Posted by: brian | July 21, 2007

Break out your shades, cuz the future is blazin’

The other night I saw this show – well, part of it – on the Science Channel called “2057.” Actually, it was three shows. There was one about “The Body” (which I didn’t see) and one about “The World” (which I also didn’t see) and one about “The City” (which I saw in part). I was intrigued by this concept of the future of the city. Given my studies in landscape architecture and my leaning toward urban design, I wonder what the future of the city holds. So I thought, This should be interesting.

Do I need to say at this point that I was disappointed? Apparently the city of the future is defined entirely by technology. I did learn a few things from the 20 minutes or so that I watched.

1) In 50 years, everyone will have a personal holographic pet that follows them around and apparently keeps children safe via its GPS module. Or something. It didn’t make a lot of sense at the time, and makes even less now that I see it written down.

2) In 50 years, bipedal robotic assistants will be common. They will exhibit basic human form (a torso, head, two arms, and two legs). Everyone will have one, and old people will still cherish their 35-year-old models of these devices. Really? Given the rate at which technology becomes obsolete in the year 2007, I’m finding it hard to believe that a dusty old manbot from 2020 will still be around 37 years later. Also, which would we restrict them to the limited humanoid form? Why not give them 4 or 6 legs, so they’ll be more stable? And throw on 6 or 8 arms, to increase their capacity to carry our groceries.

3) In 50 years, some fogey will build his grandson a souped up holographic cartoon shark buddy, and then run away from home (but leave his archaic robot friend behind). The kid will proceed to hook up grampa’s 50-year-old laptop to the 2057 version of the internet (which, by the way, will be EVERYWHERE), and put his new pal into the city-wide internet, where it will swim from one gigantic holo-billboard to another. With it, unbeknownst to the annoying brat, it will carry an ancient computer virus that will cause the entire urban network to crash. (This reveals a couple of things: again, it appears that within the next 10 years or so, technology will stop being obsolete, and backwards-compatibility will extend so far into the past as to make obsolescence … obsolete. With any luck, they’ll be able to read those 5-1/4″ floppies I’ve got in the bottom of my desk drawer.)

4) In the ensuing chaos, traffic jams will reappear for the first time in 40 years, because automated cars and networked roads and GPS satellites will make sure that the traffic is always flowing smoothly (up to that point, at least), and there will never be any technical glitches that cause that system to fail. Thankfully, this seamless flow of traffic has also eliminated traffic accidents and related fatalities, and, as previously noted, there are never any major malfunctions in the system. Looks like Microsoft will be losing the contract on that one. (Note to self: Invest accordingly.)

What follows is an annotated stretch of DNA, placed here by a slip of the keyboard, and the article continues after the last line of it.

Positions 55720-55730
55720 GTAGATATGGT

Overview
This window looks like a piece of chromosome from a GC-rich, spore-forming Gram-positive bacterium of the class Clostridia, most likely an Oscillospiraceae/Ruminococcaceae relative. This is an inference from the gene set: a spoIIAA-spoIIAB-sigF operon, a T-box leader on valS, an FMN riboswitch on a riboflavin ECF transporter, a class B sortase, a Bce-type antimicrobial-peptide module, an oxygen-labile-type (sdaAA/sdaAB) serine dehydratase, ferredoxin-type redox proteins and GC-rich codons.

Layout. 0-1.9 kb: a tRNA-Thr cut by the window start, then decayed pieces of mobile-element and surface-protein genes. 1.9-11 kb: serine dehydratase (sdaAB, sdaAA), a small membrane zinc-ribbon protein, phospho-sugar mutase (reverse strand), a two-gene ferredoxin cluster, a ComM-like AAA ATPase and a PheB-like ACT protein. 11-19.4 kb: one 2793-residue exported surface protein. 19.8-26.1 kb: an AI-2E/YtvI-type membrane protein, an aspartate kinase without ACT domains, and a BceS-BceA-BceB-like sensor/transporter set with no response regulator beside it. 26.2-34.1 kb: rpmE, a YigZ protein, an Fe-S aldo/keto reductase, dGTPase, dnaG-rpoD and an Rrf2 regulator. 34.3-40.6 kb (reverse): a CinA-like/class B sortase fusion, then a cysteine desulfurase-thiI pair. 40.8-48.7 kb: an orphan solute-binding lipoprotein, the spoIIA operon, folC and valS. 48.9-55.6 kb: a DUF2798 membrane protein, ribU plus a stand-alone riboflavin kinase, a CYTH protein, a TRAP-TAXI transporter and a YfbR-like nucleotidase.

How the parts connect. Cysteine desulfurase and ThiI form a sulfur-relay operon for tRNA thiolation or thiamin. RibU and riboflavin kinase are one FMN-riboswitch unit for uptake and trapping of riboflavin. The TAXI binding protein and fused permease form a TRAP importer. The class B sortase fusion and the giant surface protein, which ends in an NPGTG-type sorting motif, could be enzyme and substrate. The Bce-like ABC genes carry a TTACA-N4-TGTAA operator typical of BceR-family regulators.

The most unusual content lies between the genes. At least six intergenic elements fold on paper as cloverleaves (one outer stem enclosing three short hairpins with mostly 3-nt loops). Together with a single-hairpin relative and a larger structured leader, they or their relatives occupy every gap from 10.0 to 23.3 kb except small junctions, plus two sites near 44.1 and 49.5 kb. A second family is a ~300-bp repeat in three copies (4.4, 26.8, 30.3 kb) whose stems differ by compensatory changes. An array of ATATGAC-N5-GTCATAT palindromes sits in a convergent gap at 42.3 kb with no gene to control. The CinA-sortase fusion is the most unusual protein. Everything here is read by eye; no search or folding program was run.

5) The police force will oversee all manner of things, including the city-wide network. In the ultimate irony, the kid who brings down the city (in a performance reminiscent of Jeff Goldblum’s character in Independence Day) turns out to be the son of the Chief Inspector of Integrated City Network, or whatever title this apparent police state will bestow on the person in charge.

There was no talk of the actual city of the future. Will suburbia continue to dominate the urban landscape of the industrialized world? Will multi-nodal cities spring up around present metropolises? Where will people work, relative to where they live? Will the concepts of New Urbanism finally be implemented in an effective way, or will we continue to see contemporary suburbia dressed up in ever-fancier tuxedos? Will “urban sprawl” – however you define it – be curtailed? What about poverty and race? Will segregation of the poor, blacks, and poor blacks continue to be de rigeur? What about environmental and ecological issues? How will cities of the future address the problems associated with massive impervious surfaces and the urban heat island effect? Will green space be recognized as a valuable sociocultural and physical component of the city, and will metropolitan areas be planned accordingly? Will urban planning itself become a more holistic and proactive discipline?

What about the fact that the vast majority of the world’s population is (and will continue to be) located at the meeting point of water and land? What effect will rising sea levels have? What about climate change? Signs point to more frequent and severe tropical storms. Will New Orleans be remembered as the first of many coastal cities destroyed by storms?

And we havent’ even looked at developing countries. What of the inconceivably massive slums that accompany so many major cities worldwide? How will continued population growth and urbanization in the developing world affect the quality of life in Bombay and its ilk?

Apparently, these are not questions that matter. Apparently, in 50 years, the city will continue to be defined as it matters to middle- and upper-class Caucasian Americans, and how technology will make their lives easier and safer.

I guess I shouldn’t have expected much from a show on the Science Channel.


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